So Long, We Barely Looked Things Up in Ye

Friday, April 10, 2009

Transcript

Microsoft recently announced that they’re pulling the plug on Encarta, their once mighty encyclopedia software. Tom Corddry, who was part of the team that created Encarta, talks about designing the first digital encyclopedia, the surprising backroom negotiations that surrounded its launch, and plastic that smells like leather.

Comments [3]

Geo8rge from Brooklyn

the seeds of Wikipedia's "doom" have already been planted.

But will they sprout? For WP to die, something has to replace it. The only thing out there might be google. As far as vandalism goes, I remember the print encyclopedias at the library, with pages ripped out and pornographic scrawls here and there. I do think a professionally edited encyclopedia could sell, the problem is that they won't admit that reading an article on George Washington is probably worth about $0.00001 .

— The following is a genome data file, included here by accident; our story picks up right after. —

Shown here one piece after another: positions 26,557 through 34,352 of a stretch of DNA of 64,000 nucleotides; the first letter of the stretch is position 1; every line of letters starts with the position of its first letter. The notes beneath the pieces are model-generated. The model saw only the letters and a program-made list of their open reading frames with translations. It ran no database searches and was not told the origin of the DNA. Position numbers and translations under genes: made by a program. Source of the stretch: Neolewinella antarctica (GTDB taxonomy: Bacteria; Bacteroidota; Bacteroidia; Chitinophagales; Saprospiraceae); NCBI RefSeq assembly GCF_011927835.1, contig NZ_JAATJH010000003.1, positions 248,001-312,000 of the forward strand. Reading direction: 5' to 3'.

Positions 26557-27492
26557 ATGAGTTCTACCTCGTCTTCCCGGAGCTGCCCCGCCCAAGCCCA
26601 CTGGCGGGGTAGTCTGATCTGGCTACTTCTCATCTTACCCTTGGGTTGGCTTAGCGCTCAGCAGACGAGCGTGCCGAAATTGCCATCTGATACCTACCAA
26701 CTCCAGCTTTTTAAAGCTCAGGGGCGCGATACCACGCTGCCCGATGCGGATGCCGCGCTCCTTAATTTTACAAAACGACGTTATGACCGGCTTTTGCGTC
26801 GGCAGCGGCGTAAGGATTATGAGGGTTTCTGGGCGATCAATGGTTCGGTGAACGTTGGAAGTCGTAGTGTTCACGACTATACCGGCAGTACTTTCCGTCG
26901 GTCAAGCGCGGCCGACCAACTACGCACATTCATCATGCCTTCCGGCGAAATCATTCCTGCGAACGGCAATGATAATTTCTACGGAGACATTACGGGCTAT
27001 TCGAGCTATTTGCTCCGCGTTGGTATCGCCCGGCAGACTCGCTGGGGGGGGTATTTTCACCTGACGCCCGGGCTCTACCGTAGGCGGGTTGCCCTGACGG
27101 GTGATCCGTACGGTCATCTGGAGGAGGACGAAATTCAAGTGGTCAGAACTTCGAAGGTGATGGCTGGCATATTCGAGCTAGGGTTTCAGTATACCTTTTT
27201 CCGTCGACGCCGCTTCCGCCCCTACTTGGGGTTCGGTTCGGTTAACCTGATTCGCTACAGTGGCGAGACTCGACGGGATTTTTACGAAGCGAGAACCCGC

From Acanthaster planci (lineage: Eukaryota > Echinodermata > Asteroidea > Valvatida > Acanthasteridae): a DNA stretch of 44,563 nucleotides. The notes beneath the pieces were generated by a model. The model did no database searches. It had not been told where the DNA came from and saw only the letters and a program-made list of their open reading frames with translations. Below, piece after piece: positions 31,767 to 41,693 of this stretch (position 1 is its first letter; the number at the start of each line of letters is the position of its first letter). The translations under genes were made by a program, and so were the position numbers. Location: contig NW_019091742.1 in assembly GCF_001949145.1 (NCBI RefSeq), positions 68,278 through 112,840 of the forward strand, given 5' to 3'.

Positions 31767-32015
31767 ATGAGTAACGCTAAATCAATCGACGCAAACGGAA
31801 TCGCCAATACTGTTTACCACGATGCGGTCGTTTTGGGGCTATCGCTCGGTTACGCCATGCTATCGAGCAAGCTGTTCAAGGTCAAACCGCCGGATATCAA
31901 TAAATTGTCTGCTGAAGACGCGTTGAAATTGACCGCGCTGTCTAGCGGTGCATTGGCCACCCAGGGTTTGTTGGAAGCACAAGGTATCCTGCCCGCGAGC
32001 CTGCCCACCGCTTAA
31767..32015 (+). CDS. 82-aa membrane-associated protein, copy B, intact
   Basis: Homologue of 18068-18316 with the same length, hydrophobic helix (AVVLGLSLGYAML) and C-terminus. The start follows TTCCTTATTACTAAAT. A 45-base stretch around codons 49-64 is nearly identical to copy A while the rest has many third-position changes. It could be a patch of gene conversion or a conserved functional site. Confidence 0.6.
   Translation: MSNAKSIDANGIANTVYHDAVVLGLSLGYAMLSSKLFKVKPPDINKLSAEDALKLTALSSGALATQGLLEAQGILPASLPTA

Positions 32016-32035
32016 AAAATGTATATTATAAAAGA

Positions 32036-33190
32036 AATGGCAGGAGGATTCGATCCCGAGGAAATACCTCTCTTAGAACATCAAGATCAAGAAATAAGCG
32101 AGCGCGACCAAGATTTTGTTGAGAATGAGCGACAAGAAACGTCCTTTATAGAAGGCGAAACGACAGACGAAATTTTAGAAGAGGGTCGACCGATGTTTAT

Apr. 14 2009 12:38 PM
Chris Gray from New Haven, CT

Oh, yes, I almost forgot. Wasn't it this segment where you mentioned "doing your preparations for the interview"? Good line and point taken.

They just aren't always the ones listeners wish or expect you to make.

Apr. 12 2009 06:31 AM
chuck thompson from Anchorage, AK

If law-school professor Eric Goldman is to be believed, the seeds of Wikipedia's "doom" have already been planted.

The Publicradio program "Future Tense" ran a story back in February wherein the good professor contended that Wikipedia is faced with going one of two directions -- less "wiki" content editing v. more rampant hacker invasions -- and choosing either route will result in the ultimate demise of Jimmy Wale's good intentions.

REF: http://www.publicradio.org/columns/futuretense/2009/02/law-professor-a.html

Apr. 12 2009 02:27 AM

Leave a Comment

Register for your own account so you can vote on comments, save your favorites, and more. Learn more.
Please stay on topic, be civil, and be brief.
Email addresses are never displayed, but they are required to confirm your comments. Names are displayed with all comments. We reserve the right to edit any comments posted on this site. Please read the Comment Guidelines before posting. By leaving a comment, you agree to New York Public Radio's Privacy Policy and Terms Of Use.